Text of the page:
FAQ

1: But don’t we need all the promised jobs in this area and in current circumstances?

We certainly need more jobs in this area; but only real, sustainable jobs and jobs that do not cause worse unemployment elsewhere.

This industry is famous for exaggerating the number of jobs created before they get licences in the US! Jobs created include highly skilled jobs and lower skilled jobs. Highly skilled jobs will be sourced from overseas; lower skilled jobs could be outsourced to low cost labour on contract. The number of full-time jobs could be as low as two per well-pad.

This view was reinforced by the recent withdrawal of an ‘offer’ of 1200 training places to a North-West third-level college.

2: Doesn’t the country need the money right now?

The “Licence Options” in place at present have been given away for free. Future “Exploration Licences” might have a small fee attached, nothing of any real significance. If, by some misjudgement, “Production Licences” were issued, there would be corporation taxes of 25% to be paid as well as day-to-day taxes. However, such taxes are to be paid on profits, less any and all exploration or development costs, going back up to 25 years. This will very considerably reduce these payments.

Another difficulty is that at present gas is being sold at a considerable loss in the US. The companies there are building ports to create a huge export traffic in gas. This suggests that gas produced in Ireland might not actually make any money for anyone. The worst that would happen then is abandonment of sites by ‘broke’ companies leaving inadequate bonds and a large bill for the Irish taxpayer for the inevitable clean-up. (Just look at the Cork Harbour derelict steel company clean-up recently.)

3: Can we rely on our anti pollution regulations to protect us?

This comes at a time when all public services including environmental regulation are being cut back. The Government is under severe pressure to reduce state spending. A regulatory system that could oversee the shale gas industry is not in place in Ireland, or even in the EU. In particular, the resources required to independently monitor shale gas extraction would be huge; self-regulation by the industry is shown to be totally unreliable wherever this industry operates. The answer to the question is therefore “no”.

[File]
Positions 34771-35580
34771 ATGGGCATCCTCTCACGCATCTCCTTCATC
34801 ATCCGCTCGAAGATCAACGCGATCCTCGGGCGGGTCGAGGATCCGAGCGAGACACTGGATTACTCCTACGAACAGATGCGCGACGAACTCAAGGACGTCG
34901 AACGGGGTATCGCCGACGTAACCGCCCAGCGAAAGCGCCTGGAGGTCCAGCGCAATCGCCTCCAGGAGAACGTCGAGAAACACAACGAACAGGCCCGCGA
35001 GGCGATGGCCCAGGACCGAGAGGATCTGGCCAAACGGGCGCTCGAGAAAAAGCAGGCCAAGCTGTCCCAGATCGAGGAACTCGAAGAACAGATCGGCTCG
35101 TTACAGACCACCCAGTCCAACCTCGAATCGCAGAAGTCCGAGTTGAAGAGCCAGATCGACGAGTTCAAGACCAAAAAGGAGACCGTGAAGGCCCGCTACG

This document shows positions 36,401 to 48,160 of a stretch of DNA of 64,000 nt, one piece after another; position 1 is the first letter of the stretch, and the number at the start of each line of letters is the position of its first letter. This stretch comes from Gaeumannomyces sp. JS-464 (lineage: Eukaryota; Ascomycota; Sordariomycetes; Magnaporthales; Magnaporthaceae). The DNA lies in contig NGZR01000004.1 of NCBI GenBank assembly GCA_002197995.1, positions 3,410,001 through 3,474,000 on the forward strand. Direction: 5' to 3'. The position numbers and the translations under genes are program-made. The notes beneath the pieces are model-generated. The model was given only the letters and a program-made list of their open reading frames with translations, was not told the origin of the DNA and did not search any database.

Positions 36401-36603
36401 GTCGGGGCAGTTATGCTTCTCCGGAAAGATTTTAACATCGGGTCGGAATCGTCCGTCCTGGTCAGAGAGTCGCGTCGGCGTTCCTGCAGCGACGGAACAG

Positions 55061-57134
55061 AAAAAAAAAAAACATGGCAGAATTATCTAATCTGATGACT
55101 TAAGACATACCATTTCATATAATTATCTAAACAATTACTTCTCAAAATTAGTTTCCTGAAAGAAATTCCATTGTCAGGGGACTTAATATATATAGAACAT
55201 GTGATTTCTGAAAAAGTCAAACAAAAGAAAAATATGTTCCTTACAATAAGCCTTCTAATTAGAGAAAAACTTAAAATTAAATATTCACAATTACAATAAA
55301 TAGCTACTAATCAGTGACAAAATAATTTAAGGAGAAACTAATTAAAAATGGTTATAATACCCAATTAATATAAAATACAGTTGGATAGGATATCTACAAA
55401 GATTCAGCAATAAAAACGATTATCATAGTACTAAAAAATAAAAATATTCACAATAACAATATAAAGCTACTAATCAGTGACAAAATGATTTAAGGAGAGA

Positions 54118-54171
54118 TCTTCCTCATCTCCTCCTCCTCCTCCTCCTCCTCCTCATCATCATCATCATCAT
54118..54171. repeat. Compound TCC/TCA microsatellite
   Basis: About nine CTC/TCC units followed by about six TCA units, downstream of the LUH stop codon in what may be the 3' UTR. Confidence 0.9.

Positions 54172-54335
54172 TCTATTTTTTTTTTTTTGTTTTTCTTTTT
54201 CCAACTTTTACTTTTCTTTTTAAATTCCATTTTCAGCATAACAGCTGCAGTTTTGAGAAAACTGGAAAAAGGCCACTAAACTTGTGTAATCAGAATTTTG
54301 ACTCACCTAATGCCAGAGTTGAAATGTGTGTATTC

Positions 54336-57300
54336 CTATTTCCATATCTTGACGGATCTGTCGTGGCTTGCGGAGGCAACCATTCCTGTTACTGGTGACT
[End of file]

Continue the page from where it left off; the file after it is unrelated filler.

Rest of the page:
4: Are my children safe?

In relation to air pollution, fumes and smog from drilling, fracking, machinery and heavy vehicles (thousands per pad,) containing heavy metals, toxic air pollutants and fine dust which is a risk to public health causing asthma or bronchial diseases in children. Hydraulic Fracturing  has been around for a relatively short period of time it is not yet possible to quantify the long term health effects. Studies are however starting to appear in scientific journals that show that this process has significant long-term effects on human and animal health.

5: Who will benefit from any gas obtained by “fracking”?

The companies who extract it. There will be a very real and large cost to Ireland, due to increased healthcare costs, increased water and air pollution costs, increased costs of attempting to control and regulate this process, costs of damage to roads and infrastructure, damage to land where it cannot be returned to farming, or has access roads or pipelines through it, damage to landscape that will seriously impact on the regions livelihood from tourism.

6: Does this mean that our gas bill will be reduced?

The gas already belongs to Tamboran under the terms of its options license, if the gas is extracted we will have a chance to buy it back but at market price. This can only be understood to mean Irish shale gas will be no cheaper than imported gas.

This comes at a time when all public services including environmental regulation are being cut back. The Government is under severe pressure to reduce state spending. A regulatory system that could oversee the shale gas industry is not in place in Ireland, or even in the EU. In particular, the resources required to independently monitor shale gas extraction would be huge; self-regulation by the industry is shown to be totally unreliable wherever this industry operates. The answer to the question is therefore “no”.

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